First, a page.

By Rachel Smalley
20 April 2009
Movie stars, models and musicians can often command the media's attention when they promote charitable or environmental causes. Angelina Jolie, Bono, Leonardo Di Caprio are just some of the A-list celebrities lending their famous faces to _(1)_ issues, third world debt and climate change.
For many years, singers and song-writers have come together to draw the world's attention to famine and poverty in Africa.
The famous 1985 song 'We Are The World' was a number one hit - but it also _(2)_ to a debate about the role of celebrity-humanitarians and whether the money they raised _(3)_ those who needed it most.
Celebrities help humanize issue
Peter Kessler of the United Nations High Commissioner for Refugees says so-called celebrity diplomats help to _(4)_ an issue, and to reach people when political campaigns often fail to do so.
"As we saw with Princess Diana when she first held the hand of an AIDS victim, it's spreading that message that these people are safe," Kessler said. "They're not a threat. They're threatened. And you can also _(5)_ to them in your own way. You don't have to be a VIP celebrity."
Di Caprio's focus: climate change
Actor Leonardo di Caprio's cause of choice is climate change. His _(6)_, The 11th Hour, gave him what he says he was searching for: the opportunity to gain a sense of purpose.
"And you know, for me, watching the cultural understanding of the issue now is, in itself, encouraging," di Caprio said.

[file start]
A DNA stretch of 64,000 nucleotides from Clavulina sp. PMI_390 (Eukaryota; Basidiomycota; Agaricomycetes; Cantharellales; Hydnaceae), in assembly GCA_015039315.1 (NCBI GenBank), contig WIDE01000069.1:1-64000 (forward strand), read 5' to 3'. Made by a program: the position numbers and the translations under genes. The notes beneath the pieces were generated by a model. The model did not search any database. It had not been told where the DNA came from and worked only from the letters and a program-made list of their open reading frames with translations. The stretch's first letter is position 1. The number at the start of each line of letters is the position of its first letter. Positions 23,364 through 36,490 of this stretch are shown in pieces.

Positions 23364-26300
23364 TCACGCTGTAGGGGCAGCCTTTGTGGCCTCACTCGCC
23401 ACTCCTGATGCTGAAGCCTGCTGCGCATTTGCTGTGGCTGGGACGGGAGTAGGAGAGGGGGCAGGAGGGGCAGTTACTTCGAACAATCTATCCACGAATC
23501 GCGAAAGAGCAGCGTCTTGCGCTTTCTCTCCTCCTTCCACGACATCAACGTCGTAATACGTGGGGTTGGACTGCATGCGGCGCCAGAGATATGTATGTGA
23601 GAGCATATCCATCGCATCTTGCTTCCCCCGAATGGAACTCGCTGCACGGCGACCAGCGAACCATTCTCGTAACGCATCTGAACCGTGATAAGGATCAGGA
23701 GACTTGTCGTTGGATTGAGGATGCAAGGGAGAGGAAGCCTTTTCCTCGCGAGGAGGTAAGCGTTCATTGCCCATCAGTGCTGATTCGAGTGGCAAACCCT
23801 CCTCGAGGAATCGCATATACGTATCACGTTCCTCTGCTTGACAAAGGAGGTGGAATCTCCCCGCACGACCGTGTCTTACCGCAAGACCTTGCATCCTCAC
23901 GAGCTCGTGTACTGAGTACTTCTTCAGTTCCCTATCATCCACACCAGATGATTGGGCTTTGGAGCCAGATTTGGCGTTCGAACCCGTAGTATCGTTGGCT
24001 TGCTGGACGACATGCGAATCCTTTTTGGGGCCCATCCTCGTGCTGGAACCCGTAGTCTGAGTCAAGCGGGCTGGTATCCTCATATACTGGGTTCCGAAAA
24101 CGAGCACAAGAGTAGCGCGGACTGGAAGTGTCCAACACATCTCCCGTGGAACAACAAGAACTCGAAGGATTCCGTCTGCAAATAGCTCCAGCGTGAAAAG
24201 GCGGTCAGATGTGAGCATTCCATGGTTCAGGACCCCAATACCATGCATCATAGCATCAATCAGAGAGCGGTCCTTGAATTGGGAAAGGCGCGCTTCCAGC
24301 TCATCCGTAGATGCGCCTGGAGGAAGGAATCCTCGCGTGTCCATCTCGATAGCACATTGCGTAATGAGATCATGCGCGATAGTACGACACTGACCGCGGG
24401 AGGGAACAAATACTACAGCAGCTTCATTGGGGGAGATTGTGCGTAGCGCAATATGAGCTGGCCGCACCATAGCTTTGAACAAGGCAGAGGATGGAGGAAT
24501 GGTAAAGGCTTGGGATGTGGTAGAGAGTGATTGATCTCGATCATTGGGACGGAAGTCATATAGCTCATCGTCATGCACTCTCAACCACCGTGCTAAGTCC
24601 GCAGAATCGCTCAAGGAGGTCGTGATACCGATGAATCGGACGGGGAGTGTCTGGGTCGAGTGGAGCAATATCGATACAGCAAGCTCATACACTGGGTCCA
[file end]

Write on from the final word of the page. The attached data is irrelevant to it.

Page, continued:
Baroness Caroline Cox, a member of the House of Lords, is one of Britain's prominent humanitarians. She has spent decades traveling to raise awareness of the poor and oppressed in countries like Burma, Uganda and East Timor. She says she is accountable for every cent of her charity's 0,000 budget but questions some of the other efforts.
"I would just like a little bit more knowledge, transparency, accountability as to where a lot of that money goes and what proportion really gets down to the dying child," she said. "I know with our little organization what a huge difference we can make with a little bit of money. I'd like to know where the big budgets go."
Affleck works with UN on Congo refugees
Actor Ben Affleck and former Congolese refugee Rose Mapendo at the _(8)_ of the "Gimme Shelter" campaign in New York
Actor Ben Affleck put together a campaign film for the U.N. about the refugee crisis in the Democratic Republic of Congo late last year.
He persuaded the Rolling Stones to donate the rights to the song 'Gimme Shelter.'
Farrow raises awareness about Sudan
Actress Mia Farrow has become a career celebrity diplomat. She traveled to refugee camps in Sudan more than a dozen times and told VOA in 2007 the situation there was _(9)_.
"I think they're cauldrons of misery, frustration, rage, rampant disease," she said.
Farrow successfully lobbied film director Stephen Spielberg to quit the job of artistic director at the Beijing Olympics. She claimed China was funding Sudan 's civil war in exchange for oil.
"I think when the celebrities become engaged in areas of great need, it has one great advantage. It does put that need and those people on the _(10)_ of international concern," she said. "It raises awareness. That is good."
Almost a quarter of a century after the song 'We Are The World,'many celebrities are still working to help the needy...in a world where the U.N. Children's Fund UNICEF says poverty still causes the deaths of up to 30,000 children each day.